Director General of the Health Service Executive Tony O'Brien has said that he will not resign.

At a meeting of the Oireachtas Health Committee, Fianna Fáil health spokesperson Stephen Donnelly told Mr O'Brien that it is his party's position that  they would like him to step back immediately without prejudice.

He said he takes no joy in making the call.

Mr Donnelly added that it would be better for the healthcare system and CervicalCheck as he was in charge of the organisation.

He added that "it has been a catastrophic failure of governance and has led to a collapse in confidence in screening services."

Mr O'Brien acknowledged that there are significant issues and he intends to continue his work to address the issues of concern, saying:

"I respectfully decline to take up your invitation to resign."

Minister for Health Simon Harris has said he hopes to bring forward proposed legislation next week providing for a new HSE Board.

Mr Harris and Mr O'Brien were before the committee to answer questions about the CervicalCheck screening controversy.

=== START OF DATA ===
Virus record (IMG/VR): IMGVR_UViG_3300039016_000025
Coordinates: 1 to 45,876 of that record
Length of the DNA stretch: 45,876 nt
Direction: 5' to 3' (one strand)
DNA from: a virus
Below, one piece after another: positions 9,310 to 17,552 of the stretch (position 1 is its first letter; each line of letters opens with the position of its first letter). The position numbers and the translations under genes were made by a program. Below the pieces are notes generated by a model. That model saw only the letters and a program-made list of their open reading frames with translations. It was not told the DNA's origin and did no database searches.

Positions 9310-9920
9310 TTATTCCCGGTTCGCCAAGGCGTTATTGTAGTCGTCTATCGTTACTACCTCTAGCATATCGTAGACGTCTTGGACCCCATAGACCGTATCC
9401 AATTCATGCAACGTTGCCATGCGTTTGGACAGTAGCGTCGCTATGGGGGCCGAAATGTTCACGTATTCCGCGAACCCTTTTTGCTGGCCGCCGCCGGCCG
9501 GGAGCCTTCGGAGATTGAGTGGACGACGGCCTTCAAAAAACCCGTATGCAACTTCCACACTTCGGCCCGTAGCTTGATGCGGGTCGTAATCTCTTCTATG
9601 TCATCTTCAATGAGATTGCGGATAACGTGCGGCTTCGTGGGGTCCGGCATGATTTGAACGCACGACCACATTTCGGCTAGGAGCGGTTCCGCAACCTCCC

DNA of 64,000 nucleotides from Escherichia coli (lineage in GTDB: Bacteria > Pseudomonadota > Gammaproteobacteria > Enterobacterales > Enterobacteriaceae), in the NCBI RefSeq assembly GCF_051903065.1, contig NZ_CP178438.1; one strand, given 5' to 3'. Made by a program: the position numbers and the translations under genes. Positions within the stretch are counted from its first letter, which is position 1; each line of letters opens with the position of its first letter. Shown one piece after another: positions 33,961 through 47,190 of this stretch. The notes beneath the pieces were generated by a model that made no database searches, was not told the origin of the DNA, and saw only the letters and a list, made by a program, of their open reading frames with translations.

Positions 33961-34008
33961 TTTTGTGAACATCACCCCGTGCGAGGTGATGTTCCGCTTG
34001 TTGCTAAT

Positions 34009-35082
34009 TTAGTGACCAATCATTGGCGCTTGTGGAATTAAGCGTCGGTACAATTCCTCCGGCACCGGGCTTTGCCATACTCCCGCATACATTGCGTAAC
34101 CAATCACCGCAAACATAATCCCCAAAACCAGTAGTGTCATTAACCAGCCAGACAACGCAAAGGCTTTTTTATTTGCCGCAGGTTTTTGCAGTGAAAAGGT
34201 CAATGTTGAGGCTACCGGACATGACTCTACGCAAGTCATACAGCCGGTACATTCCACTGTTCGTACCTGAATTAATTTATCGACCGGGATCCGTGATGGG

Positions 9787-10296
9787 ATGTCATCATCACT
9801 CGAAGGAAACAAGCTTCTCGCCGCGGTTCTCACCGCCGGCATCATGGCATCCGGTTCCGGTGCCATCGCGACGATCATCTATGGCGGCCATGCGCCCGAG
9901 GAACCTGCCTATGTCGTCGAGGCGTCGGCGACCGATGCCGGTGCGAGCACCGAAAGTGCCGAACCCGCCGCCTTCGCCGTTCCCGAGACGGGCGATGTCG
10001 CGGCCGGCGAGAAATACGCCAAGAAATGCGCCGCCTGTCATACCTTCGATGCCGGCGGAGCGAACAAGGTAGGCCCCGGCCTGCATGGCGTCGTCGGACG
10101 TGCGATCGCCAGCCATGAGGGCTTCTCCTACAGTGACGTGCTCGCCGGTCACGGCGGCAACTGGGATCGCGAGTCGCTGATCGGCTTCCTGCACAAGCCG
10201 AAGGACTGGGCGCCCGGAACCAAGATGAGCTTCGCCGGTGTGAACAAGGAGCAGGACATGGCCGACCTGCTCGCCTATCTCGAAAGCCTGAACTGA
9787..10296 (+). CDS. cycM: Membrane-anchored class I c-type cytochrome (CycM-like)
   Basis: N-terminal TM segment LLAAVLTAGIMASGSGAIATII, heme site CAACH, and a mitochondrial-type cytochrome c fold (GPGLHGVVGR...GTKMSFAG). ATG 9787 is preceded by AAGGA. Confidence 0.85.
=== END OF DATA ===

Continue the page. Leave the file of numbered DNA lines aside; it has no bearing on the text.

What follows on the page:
Mr Harris said the HSE chairperson would be accountable to the minister and the chief executive would be accountable to the board.

He said the events of the last week have "shook the confidence of the public and me as minister in the very fundamentals of our healthcare system."

"This has been an intensely difficult time for everyone involved - most importantly the individuals, the women and their families," Mr Harris said.

He added that "fundamental values have been questioned" by the controversy.

"Our commitment to these vital principals and values has been questioned and it is right that it has been questioned.

"We have a long road to travel to restore public confidence but I am determined as minister to get to the bottom of what happened here and why such a crisis of trust and confidence came to pass," he said.

The Committee has heard that Mr O'Brien was due to be on annual leave this week.

Following questions from Alan Kelly, the Labour health spokesperson, Mr O'Brien said that CervicalCheck had probably known for years that it was not getting the full cancer figures from the National Cancer Registry.